Requests for comment/Clean up URLs

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Request for comment (RFC)Requests for comment
Clean up URLs
Component General
Creation date 2013-09-16
Author(s) Gabriel Wicke
Document status in discussion
See Phabricator.
General2013-09-16Gabriel WickeT14619

Wikimedia projects have traditionally used a /w/{index,api}.php entry point for all action views. The downside of this setup is that URLs are longer than necessary and hard to derive from regular view URLs (see for example bug 17981 and bug 16659). Additionally, multiple query parameters in a URL complicate caching. Both index.php?title=foo&action=bar and index.php?action=bar&title=foo are equivalent queries, which both would need to be purged.

Proposal: Use /wiki/Foo?action=history instead of /w/index.php?title=Foo&action=history[edit]

Besides being shorter and easier to derive from the view URL, this form also fixes the position of the title parameter in the URL. This makes the URLs with a single additional query parameter deterministic and thus potentially cacheable. This can be used in a RESTful content API which will be discussed in a separate RFC.

Potential issues[edit]

Titles with embedded question marks ('Foo?') are not an issue, as those are already encoded as %3F.

IIRC in the past there were some advantages to this setup around disabling caching for the /w/ prefix and not counting hits as page views in webalizer. Since our tools and MediaWiki's cache header handling have improved since 2003 that does not seem to be a factor any more.

There is an issue in IE6 and possibly IE7 causes it to disregard the Content-type header and instead guess the content based on the URL. This is a problem when we serve unsanitized content (wikitext for example) to logged-in IE6 users through something like ?action=raw. Tim developed a solution based on the Content-Disposition header in bug 28235 that should protect IE{6,7} from potentially dangerous content in action URLs. From reading the source the only code still setting Content-Disposition headers seems to be in thumb handling in StreamFile, so there should not be any conflicts about this header that prevented it from being used earlier. The share of logged-in requests from IE 6 and 7 has also shrunk to 0.00479% (IE6) and 0.768% (IE7).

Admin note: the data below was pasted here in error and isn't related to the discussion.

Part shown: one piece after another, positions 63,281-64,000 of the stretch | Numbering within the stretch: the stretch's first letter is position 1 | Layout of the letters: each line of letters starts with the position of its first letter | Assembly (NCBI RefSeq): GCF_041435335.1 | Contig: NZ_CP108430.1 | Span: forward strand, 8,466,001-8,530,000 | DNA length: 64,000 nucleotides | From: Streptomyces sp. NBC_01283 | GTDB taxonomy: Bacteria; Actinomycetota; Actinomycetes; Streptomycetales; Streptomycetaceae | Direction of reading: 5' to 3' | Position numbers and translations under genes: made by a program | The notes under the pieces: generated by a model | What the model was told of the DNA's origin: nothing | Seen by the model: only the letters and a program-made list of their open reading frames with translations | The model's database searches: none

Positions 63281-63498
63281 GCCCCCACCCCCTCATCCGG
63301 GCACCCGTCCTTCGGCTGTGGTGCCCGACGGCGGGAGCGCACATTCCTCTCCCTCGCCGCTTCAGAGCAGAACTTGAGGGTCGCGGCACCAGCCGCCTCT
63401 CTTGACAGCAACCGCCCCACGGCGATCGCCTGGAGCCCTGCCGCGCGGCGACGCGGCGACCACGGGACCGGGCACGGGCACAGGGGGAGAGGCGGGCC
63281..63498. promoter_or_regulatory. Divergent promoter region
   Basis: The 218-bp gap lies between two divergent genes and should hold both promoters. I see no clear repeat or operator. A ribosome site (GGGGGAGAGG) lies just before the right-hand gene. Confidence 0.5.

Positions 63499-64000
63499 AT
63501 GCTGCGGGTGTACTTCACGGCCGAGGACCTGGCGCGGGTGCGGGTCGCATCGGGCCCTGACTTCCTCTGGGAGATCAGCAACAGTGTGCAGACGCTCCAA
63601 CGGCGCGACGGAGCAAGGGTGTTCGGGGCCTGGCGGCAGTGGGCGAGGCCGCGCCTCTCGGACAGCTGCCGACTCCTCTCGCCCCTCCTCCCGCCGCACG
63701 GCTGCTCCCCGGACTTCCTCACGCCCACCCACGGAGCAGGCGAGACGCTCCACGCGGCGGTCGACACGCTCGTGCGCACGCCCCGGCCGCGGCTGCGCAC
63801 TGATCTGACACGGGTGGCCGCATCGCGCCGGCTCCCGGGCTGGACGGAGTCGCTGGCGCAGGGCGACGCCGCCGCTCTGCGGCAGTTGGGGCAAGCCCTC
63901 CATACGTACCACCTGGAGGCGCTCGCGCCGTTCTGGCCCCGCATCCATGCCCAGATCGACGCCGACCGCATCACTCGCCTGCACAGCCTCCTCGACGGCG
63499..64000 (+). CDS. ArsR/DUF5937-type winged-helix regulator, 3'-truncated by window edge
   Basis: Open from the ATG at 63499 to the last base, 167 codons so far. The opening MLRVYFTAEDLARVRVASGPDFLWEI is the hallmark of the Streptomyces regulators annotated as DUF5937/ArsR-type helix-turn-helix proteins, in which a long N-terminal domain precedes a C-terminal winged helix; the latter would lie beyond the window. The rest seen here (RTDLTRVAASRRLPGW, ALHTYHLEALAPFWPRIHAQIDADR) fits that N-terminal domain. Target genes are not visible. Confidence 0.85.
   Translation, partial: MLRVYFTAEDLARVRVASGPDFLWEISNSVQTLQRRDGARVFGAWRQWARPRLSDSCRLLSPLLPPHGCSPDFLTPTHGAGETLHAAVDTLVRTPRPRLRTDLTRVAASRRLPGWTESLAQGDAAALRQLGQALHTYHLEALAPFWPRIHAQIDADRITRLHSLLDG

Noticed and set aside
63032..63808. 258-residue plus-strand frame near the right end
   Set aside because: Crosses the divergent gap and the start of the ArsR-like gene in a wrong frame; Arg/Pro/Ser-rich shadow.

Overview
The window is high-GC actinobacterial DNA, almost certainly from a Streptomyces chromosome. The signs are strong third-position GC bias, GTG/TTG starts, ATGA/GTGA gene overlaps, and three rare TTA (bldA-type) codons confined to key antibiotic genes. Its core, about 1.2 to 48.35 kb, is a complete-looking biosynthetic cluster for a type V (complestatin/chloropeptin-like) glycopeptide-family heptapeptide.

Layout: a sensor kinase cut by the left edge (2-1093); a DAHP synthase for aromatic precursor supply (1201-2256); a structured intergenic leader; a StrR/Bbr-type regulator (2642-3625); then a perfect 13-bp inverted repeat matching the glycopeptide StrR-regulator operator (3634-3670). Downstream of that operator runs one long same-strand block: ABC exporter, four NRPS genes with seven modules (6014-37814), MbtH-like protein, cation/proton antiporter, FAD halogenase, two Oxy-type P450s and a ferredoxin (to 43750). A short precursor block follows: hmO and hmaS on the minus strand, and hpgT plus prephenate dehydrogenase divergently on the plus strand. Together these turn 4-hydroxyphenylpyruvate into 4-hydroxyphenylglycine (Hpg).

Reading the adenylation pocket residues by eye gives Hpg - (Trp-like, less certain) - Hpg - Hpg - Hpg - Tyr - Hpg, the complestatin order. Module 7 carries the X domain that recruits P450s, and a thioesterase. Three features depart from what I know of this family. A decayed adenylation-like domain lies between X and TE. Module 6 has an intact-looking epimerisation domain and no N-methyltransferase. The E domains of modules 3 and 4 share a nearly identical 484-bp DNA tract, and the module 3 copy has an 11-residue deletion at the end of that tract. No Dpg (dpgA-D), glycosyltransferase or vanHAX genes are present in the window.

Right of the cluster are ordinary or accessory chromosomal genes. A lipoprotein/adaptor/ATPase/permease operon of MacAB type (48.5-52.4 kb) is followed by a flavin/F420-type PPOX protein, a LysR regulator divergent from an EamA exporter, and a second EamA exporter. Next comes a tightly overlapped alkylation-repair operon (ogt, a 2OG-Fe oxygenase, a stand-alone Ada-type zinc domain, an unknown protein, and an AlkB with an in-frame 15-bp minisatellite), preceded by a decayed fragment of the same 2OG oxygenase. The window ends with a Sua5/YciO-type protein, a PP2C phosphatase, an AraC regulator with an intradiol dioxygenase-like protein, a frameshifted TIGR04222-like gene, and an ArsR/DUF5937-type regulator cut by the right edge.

Migration[edit]

Rewrite URLs[edit]

Old URLs can continue to work with a simple rewrite rule in Varnish:

  • /w/index.php?title=<title>&<more query parameters> to /wiki/<title>?<more query parameters>

By doing this rewriting in Varnish we can avoid cache fragmentation. Only URLs following the new scheme need to be purged.
(From IRC RFC discussion, "a permanent redirect should be considered over a varnish rewrite.")

robots.txt[edit]

To prevent search engines from indexing action pages, we can add a glob rule to robots.txt, which is supported by the major search engines including Google, MSN, Slurp (Yahoo), and Yandex:

Disallow: /wiki/*?
This rule is too simplistic, see phab:T95625

Such glob rules are used in the robots.txt of sites like Twitter, Yahoo, Bing, and Google.

See also[edit]

Dropped proposal to remove /wiki/[edit]

Removing the /wiki/ prefix would shorten and clean up read-only URLs a fair bit. The risk is however that we could run into name conflicts. Private resources we control can be prefixed with an underscore ('_images', '_skins'), which is not a valid title and often used in REST APIs for private sub-resources. There are however some top-level resources that have fixed names:

  • favicon.ico, robots.txt: The articles about these tend to be capitalized (en:Favicon.ico/en:Robots.txt), so there should not be a conflict here.
  • articles prefixed with the existing entry point w/ exist on enwiktionary (w/r/t and w/e), which would make backwards-compatibility with the current /w/ entry point impossible.

The second issue sinks /wiki/ removal for now, as switching off the /w/ entry point is not really feasible in the short term. We should however consider picking non-title entry points ('/_w/' for example) in the future so that we get the option to move towards cleaner read-only URLs later.